The differential diagnosis of parkinsonian syndromes is considered one of the most challenging in neurology, even for movement disorder specialists. Despite published consensus operational criteria for the diagnosis of Parkinson's disease (PD) and the various atypical parkinsonian disorders (APDs) such as progressive supranuclear palsy, multiple system atrophy, and corticobasal syndrome, the clinical separation of APDs from PD carries a high rate of misdiagnosis. However, an early differentiation between APD and PD, each characterized by a largely different natural history, is crucial for determining the prognosis and choosing a treatment strategy. Despite limitations, the different modern magnetic resonance (MR) techniques have undoubtedly added to the differential diagnosis of neurodegenerative parkinsonism. Conventional MRI with visual assessment of T(2)- and T(1)-weighted imaging as well as various advanced MRI techniques offer objective measures and may therefore be useful tools in the diagnostic workup of PD and APDs. In clinical practice, conventional MRI is a well-established method for the exclusion of symptomatic parkinsonism due to other pathologies such as tumors, cerebral ischemia or inflammatory diseases. Furthermore, over the past two decades, advances in MR techniques have enabled to quantitatively illustrate abnormalities in the basal ganglia and infratentorial structures in APDs by methods such as magnetic resonance volumetry, diffusion-weighted imaging, magnetization transfer imaging and proton magnetic resonance spectroscopy. This article aims to review research findings on the value of MRI techniques in the differential diagnosis of neurodegenerative parkinsonian disorders.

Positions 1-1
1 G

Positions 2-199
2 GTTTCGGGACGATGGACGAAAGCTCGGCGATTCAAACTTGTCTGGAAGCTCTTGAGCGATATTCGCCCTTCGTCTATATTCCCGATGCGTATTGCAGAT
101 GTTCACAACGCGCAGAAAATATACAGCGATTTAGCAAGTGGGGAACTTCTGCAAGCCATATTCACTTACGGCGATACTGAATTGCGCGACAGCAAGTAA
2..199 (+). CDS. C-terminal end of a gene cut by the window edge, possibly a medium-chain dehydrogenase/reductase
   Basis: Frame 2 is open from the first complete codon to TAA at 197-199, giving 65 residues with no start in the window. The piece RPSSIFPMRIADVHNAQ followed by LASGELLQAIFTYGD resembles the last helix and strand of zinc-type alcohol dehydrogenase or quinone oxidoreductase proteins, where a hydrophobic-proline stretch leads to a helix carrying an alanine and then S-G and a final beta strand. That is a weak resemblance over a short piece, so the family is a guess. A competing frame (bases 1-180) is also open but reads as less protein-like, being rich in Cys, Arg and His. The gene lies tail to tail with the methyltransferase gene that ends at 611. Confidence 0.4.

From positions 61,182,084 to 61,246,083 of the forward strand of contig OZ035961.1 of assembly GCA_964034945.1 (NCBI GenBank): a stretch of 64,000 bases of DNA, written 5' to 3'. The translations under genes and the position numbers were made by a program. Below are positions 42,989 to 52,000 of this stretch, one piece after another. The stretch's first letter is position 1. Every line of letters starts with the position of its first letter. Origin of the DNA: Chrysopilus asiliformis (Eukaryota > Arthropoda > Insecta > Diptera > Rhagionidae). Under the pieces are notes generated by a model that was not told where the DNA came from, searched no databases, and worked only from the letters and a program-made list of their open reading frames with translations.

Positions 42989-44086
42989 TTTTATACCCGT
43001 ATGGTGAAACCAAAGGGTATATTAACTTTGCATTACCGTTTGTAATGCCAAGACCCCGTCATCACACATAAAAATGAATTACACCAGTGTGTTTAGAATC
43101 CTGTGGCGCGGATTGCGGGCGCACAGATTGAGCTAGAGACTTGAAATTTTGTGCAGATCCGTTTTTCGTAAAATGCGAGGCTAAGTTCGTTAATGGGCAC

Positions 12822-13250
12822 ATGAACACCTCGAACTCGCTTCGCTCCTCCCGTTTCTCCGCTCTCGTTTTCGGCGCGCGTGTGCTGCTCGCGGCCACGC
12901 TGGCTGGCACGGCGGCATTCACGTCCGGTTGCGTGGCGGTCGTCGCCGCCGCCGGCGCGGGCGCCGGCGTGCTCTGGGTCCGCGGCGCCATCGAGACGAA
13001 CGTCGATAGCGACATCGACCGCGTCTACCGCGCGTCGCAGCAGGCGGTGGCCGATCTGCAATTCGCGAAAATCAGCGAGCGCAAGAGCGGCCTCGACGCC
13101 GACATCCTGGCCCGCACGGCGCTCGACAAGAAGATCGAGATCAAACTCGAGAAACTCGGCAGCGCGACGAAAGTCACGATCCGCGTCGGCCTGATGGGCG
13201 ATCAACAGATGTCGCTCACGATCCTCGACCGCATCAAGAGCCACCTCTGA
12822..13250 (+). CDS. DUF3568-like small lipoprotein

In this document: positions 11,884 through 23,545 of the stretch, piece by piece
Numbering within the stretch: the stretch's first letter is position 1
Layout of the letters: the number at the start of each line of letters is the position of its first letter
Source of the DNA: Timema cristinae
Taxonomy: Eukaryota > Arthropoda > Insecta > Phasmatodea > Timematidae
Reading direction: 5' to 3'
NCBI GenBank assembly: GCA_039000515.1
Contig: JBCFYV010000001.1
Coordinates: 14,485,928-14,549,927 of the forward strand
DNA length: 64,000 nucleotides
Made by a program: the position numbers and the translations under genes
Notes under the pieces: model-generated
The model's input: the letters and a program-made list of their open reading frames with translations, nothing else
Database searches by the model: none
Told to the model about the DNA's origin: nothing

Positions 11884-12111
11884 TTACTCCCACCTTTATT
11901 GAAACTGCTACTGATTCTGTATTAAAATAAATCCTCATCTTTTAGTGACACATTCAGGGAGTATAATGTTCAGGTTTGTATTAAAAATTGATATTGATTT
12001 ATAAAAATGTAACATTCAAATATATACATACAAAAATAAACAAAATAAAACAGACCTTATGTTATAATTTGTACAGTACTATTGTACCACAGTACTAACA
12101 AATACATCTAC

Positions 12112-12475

Copyright 2010 S. Karger AG, Basel.